Cholestenoic acids regulate motor neuron survival via liver X receptors

Spyridon Theofilopoulos, William J. Griffiths, Peter J. Crick, Shanzheng Yang, Anna Meljon, Michael Ogundare, Satish Srinivas Kitambi, Andrew Lockhart, Karin Tuschl, Peter T. Clayton, Andrew A. Morris, Adelaida Martinez, M. Ashwin Reddy, Andrea Martinuzzi, Maria T. Bassi, Akira Honda, Tatsuki Mizuochi, Akihiko Kimura, Hiroshi Nittono, Giuseppe De MicheleRosa Carbone, Chiara Criscuolo, Joyce L. Yau, Jonathan R. Seckl, Rebecca Schüle, Ludger Schöls, Andreas W. Sailer, Jens Kuhle, Matthew J. Fraidakis, Jan Åke Gustafsson, Knut R. Steffensen, Ingemar Björkhem, Patrik Ernfors, Jan Sjövall, Ernest Arenas, Yuqin Wang

Research output: Contribution to journalArticlepeer-review

77 Scopus citations


Cholestenoic acids are formed as intermediates in metabolism of cholesterol to bile acids, and the biosynthetic enzymes that generate cholestenoic acids are expressed in the mammalian CNS. Here, we evaluated the cholestenoic acid profile of mammalian cerebrospinal fluid (CSF) and determined that specific cholestenoic acids activate the liver X receptors (LXRs), enhance islet-1 expression in zebrafish, and increase the number of oculomotor neurons in the developing mouse in vitro and in vivo. While 3β,7α-dihydroxycholest-5-en-26-oic acid (3β,7α-diHCA) promoted motor neuron survival in an LXRdependent manner, 3β-hydroxy-7-oxocholest-5-en-26-oic acid (3βH,7O-CA) promoted maturation of precursors into islet-1+ cells. Unlike 3β,7α-diHCA and 3βH,7O-CA, 3β-hydroxycholest-5-en-26-oic acid (3β-HCA) caused motor neuron cell loss in mice. Mutations in CYP7B1 or CYP27A1, which encode enzymes involved in cholestenoic acid metabolism, result in different neurological diseases, hereditary spastic paresis type 5 (SPG5) and cerebrotendinous xanthomatosis (CTX), respectively. SPG5 is characterized by spastic paresis, and similar symptoms may occur in CTX. Analysis of CSF and plasma from patients with SPG5 revealed an excess of the toxic LXR ligand, 3β-HCA, while patients with CTX and SPG5 exhibited low levels of the survival-promoting LXR ligand 3β,7α-diHCA. Moreover, 3β,7α-diHCA prevented the loss of motor neurons induced by 3β-HCA in the developing mouse midbrain in vivo.Our results indicate that specific cholestenoic acids selectively work on motor neurons, via LXR, to regulate the balance between survival and death.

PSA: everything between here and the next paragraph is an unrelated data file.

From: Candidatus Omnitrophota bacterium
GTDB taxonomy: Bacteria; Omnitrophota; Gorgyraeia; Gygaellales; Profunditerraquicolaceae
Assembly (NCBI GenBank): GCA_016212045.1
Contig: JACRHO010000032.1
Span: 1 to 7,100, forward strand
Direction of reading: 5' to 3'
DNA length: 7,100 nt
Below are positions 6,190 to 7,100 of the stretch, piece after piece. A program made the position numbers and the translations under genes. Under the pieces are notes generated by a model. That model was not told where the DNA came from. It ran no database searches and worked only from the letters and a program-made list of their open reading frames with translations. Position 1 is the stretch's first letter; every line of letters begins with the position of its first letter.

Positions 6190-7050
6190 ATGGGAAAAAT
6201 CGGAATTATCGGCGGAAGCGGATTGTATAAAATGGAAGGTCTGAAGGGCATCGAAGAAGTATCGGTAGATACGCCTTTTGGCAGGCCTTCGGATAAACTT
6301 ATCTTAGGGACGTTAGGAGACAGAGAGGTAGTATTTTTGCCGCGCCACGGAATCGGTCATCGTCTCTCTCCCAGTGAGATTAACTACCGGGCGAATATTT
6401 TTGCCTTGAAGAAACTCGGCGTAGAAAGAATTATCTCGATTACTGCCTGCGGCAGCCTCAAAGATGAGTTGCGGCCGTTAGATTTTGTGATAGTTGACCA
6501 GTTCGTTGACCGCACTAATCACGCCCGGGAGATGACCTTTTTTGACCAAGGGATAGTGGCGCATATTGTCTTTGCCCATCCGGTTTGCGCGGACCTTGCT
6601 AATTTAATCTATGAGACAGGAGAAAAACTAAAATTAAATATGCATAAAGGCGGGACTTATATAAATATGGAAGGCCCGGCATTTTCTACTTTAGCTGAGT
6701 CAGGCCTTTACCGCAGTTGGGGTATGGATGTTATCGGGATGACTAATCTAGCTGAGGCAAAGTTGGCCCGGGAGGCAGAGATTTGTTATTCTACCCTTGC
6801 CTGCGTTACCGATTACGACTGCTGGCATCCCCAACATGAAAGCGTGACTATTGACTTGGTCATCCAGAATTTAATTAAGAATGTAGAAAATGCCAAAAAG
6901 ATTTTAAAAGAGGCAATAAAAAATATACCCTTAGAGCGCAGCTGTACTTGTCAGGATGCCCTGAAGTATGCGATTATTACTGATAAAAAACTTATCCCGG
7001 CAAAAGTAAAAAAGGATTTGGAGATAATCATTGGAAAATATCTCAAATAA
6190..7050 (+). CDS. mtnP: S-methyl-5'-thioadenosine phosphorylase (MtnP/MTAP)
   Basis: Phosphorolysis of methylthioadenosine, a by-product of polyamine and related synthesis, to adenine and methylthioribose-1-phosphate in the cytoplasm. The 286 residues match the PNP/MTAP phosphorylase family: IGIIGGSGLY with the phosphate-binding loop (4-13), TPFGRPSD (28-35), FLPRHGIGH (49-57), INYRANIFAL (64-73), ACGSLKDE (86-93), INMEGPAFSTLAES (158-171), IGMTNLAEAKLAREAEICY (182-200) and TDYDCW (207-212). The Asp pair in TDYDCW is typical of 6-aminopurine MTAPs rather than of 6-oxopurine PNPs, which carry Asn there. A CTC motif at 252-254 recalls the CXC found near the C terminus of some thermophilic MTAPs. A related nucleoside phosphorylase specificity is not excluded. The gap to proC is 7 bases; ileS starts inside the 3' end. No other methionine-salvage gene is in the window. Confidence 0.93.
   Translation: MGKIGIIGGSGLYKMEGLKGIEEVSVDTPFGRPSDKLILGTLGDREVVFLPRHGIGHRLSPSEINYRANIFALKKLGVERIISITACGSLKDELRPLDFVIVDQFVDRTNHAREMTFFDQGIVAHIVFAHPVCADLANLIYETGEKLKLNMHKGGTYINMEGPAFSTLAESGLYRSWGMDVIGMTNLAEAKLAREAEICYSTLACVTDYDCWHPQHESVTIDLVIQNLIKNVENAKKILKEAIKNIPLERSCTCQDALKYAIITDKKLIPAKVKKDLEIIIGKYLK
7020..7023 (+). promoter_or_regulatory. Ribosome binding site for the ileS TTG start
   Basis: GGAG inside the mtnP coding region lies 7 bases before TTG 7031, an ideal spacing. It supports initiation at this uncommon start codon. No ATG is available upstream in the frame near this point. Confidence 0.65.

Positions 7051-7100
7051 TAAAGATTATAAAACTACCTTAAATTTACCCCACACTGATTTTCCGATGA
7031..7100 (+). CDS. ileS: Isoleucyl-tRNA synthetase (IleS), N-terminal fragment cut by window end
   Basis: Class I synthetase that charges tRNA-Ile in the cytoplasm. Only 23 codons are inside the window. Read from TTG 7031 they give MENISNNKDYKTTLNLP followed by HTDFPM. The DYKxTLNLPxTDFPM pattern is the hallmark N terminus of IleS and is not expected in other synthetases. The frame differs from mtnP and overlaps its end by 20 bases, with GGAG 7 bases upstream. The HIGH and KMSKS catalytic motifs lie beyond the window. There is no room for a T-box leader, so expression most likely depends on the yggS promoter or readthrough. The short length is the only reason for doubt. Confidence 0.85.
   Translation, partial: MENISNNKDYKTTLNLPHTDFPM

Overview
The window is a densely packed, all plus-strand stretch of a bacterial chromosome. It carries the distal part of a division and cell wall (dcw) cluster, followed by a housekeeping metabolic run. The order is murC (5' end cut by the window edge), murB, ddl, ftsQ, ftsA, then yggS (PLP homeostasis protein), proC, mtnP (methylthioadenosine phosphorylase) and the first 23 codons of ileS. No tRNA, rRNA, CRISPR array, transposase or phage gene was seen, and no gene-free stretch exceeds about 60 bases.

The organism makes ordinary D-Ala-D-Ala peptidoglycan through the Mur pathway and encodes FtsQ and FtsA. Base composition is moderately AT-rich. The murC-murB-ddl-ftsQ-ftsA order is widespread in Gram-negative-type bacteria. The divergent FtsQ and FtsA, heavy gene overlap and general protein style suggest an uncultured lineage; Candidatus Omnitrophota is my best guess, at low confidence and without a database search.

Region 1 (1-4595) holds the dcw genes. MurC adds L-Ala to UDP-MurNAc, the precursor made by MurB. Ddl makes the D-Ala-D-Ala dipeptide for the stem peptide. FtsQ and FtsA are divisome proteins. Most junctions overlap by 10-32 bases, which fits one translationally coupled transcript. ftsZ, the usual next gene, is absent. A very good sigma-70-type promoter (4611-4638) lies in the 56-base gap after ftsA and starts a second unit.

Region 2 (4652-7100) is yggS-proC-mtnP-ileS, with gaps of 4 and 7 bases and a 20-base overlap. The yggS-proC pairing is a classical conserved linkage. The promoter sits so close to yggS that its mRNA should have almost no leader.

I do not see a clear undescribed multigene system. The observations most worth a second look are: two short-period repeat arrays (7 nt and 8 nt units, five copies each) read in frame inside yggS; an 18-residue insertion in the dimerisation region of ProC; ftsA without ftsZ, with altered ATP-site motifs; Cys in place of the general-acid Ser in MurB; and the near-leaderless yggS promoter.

Original languageEnglish (US)
Pages (from-to)4829-4842
Number of pages14
JournalJournal of Clinical Investigation
Issue number11
StatePublished - Nov 3 2014

ASJC Scopus subject areas

  • Medicine(all)


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